Abortion is an insignificant issue?

By Hendrik van der Breggen
March 11, 2020

“Mass” by Ron Mueck (2017)
National Gallery of Victoria, Melbourne, Australia

Abortion is an insignificant issue?
No. Perspective is needed.
Consider this: Every year in Canada about 100,000 unborn children are killed by abortion. The significance of this number may be difficult to grasp, so think about the gun control discussion. Compare the abortion number to the number of homicides that occur yearly in Canada.
Here are the most recent numbers from Statistics Canada for homicides, where “homicide” includes murder, manslaughter, and infanticide, whether a gun is used or not:
Year 2014: homicides 523
Year 2015: homicides 610
Year 2016: homicides 615
Year 2017: homicides 666
Year 2018: homicides 6511
That’s 613 homicides per year versus about 100,000 unborn children destroyed per year. In other words, approximately 0.6 percent of killings in Canada are due to homicide, and approximately 99.4 percent are due to abortion.
Yes, there are tough cases that might justify abortion. For examples, rape, incest, threats to the life of the mother. But these tough cases account for a very small percentage of the total abortions. Ethicist Charles Camosy, in his book Beyond the Abortion Wars, says the tough cases amount to 2 percent of the total cases.2 I’ve heard others report that it might be 5 percent. Whether 2 or 5 percent, it’s a small percentage. That means an awful lot of cases are due to social problems. But, surely, social problems require social solutions, not the killing of children.3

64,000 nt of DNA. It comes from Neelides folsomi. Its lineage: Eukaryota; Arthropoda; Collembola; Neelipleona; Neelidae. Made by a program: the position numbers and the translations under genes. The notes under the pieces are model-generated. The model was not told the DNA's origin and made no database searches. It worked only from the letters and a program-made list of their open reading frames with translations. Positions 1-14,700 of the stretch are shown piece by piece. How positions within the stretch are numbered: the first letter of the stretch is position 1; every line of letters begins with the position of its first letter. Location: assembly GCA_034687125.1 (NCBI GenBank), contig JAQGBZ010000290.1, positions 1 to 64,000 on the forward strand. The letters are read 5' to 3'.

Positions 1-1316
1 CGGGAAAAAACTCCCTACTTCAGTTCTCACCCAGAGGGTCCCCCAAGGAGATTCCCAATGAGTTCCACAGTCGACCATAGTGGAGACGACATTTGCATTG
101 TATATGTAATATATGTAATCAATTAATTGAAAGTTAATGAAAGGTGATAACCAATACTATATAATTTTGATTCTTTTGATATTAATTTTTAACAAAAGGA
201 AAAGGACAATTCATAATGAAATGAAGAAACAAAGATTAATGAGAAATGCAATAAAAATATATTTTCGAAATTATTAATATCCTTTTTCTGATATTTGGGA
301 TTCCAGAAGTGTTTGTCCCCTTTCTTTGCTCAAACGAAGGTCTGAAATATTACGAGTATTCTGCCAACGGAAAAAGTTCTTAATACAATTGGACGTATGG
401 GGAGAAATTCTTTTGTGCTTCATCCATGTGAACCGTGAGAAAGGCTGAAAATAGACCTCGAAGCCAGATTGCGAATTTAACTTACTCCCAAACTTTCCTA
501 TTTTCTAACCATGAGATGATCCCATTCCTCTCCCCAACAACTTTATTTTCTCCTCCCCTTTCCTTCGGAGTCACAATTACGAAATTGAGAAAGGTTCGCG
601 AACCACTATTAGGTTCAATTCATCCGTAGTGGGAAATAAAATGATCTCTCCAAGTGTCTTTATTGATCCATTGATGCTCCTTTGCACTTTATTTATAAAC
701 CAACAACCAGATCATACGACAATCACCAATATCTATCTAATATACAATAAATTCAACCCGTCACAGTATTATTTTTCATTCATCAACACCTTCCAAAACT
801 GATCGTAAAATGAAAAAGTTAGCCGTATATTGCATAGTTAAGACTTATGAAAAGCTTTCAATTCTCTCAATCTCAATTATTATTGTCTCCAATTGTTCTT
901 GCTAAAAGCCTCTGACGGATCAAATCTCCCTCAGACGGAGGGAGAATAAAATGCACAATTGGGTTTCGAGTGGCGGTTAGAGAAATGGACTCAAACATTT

1.   “Number, percentage and rate of homicide victims, by sex and Aboriginal identity,” Statistics Canada, September 24, 2019.
                2. Charles C. Camosy, Beyond the Abortion Wars: A Way Forward for a New Generation (Grand Rapids, Michigan/ Cambridge, U.K., 2015), 20.
                3. For discussion of the special case in which the life of the mother is threatened, see my column The life-of-mother-versus-life-of-child situation justifies abortion? For a discussion of the special case of rape, see my column Abortion and the hard cases. On the question of whether the unborn are human beings, see sections 2, 5, and 6 of the following article. And on the question of whether the unborn are persons, see section 7. “Untangling popular “pro-choice” claims and arguments concerning abortion.”

NOTE TO CRITICS: Please take a look at least a few of my previous articles on abortion (see archives) before offering a comment or criticism. Thanks.

Hendrik van der Breggen, PhD, is a retired philosophy professor who lives in Steinbach, Manitoba, Canada. 

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